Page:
Humanitarian Action for Children
UNICEF’s Humanitarian Action for Children appeal helps support the agency’s work as it provides conflict- and disaster-affected children with access to water, sanitation, nutrition, education, health and protection services. Return to main appeal page.
- Mali is experiencing a multidimensional crisis that is driven by conflict, sociopolitical instability, climate change and the impact of the war in Ukraine. The number of people in need increased from 7.5 million in January 2022 to 8.8 million in January 2023, an increase of 17 per cent, illustrating the worsening humanitarian needs. Grave violations of children’s rights continue, while displacement remains a major concern, with 375,539 people internally displaced.
- UNICEF will implement an integrated, coordinated and gender-sensitive response that contributes to building peaceful and inclusive communities while strengthening the linkages between humanitarian action, development and peace. Interventions are designed to meet the needs of the most vulnerable children and communities.
- In 2023, UNICEF is requesting US$119.04 million to reach 3.6 million people in Mali, including 3.1 million children, with critical humanitarian assistance. Sectors requiring the most funding are nutrition, child protection, education and water, sanitation and hygiene (WASH).
Key planned results for 2023
1.1 million children vaccinated against measles
206,700 children with severe wasting admitted for treatment
384,783 children/caregivers accessing community-based mental health and psychosocial support
415,000 people accessing a sufficient quantity and quality of water
Funding requirements for 2023
Country needs and strategy
The persistence of the multidimensional crisis in Mali, triggered by the armed conflict that extends to the south, intercommunal clashes; sociopolitical instability; adverse weather events linked to climate change; the protracted effects of the coronavirus disease (COVID-19) pandemic; and the impact of the war in Ukraine results in a worrying humanitarian situation with a negative impact on the civilian population and the humanitarian access. 8.8 million people are in need of humanitarian assistance in the country, including 4.4 million women, 4.7 million children and 1.3 million people living with disabilities. The number of internally displaced persons (IDPs) has reached 375,539 people, of whom 54 per cent are women and 57 per cent are children. Conflict-related violence has led to a protection crisis with repeated human rights violations, including grave violations of children's rights; 1.6 million children are in need of protection. Gender-based violence affects a significant number of women and girls, and many families adopt negative coping mechanisms to deal with shocks. The educational system is impacted by the insecurity with attacks on infrastructure and personnel, leading to the closure of 1,766 schools and depriving more than 500,000 students of their right to education; 3.9 million children are in need of education support.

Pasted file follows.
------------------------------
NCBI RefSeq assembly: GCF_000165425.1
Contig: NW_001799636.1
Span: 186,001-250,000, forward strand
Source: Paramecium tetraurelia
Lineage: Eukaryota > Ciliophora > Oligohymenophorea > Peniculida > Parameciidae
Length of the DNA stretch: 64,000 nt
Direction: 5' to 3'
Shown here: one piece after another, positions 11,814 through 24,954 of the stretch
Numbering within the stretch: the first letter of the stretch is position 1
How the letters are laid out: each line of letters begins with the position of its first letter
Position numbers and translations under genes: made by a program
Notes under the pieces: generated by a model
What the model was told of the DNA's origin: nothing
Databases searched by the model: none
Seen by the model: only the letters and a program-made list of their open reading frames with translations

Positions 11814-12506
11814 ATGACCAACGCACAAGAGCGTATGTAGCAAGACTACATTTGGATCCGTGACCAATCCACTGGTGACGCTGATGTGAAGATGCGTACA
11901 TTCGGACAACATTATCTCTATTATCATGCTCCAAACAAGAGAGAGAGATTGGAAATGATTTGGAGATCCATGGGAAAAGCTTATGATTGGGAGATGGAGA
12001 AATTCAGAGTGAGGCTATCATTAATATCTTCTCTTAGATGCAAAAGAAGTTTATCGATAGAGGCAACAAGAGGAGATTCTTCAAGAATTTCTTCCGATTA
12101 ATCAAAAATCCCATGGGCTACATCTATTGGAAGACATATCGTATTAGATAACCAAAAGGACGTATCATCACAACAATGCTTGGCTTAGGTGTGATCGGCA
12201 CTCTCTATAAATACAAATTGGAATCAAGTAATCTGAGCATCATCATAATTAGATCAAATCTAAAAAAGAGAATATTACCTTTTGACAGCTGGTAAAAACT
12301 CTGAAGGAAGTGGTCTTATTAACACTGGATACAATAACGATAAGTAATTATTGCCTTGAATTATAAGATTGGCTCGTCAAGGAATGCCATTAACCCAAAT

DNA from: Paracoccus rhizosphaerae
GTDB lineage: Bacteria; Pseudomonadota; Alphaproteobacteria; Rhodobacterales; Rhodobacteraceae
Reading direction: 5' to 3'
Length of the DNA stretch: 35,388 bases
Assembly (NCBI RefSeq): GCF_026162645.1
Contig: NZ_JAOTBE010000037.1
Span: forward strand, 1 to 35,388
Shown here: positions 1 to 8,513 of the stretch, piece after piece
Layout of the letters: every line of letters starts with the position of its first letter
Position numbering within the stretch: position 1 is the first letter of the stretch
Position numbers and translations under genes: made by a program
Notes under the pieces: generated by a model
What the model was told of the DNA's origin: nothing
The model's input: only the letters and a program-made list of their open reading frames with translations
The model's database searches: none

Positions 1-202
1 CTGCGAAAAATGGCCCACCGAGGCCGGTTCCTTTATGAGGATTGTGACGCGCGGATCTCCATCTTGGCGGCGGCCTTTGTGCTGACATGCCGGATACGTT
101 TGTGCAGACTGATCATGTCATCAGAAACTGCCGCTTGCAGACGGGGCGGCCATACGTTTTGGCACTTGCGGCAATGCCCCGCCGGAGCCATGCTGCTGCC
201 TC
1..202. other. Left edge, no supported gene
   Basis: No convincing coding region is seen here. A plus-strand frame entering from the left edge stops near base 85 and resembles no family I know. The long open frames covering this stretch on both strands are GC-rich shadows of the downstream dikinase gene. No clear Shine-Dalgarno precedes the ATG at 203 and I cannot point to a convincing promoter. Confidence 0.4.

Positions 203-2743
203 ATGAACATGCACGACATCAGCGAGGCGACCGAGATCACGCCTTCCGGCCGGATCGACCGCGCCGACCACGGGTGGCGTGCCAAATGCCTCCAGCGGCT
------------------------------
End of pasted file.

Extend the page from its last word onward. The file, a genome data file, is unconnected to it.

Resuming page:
Food insecurity and malnutrition are prevalent and aggravated in several areas: the prevalence of GAM is 10.8 per cent and SAM at 2.1 per cent at the national level against respectively 10 per cent and 1.8 per cent in 2021. About 1.5 million children under five were estimated at elevated risk from wasting between June 2022 to May 2023, including 367,000 cases of severe wasting. 1.1 million people could be food insecure, including about 2,500 people experiencing famine during the lean season.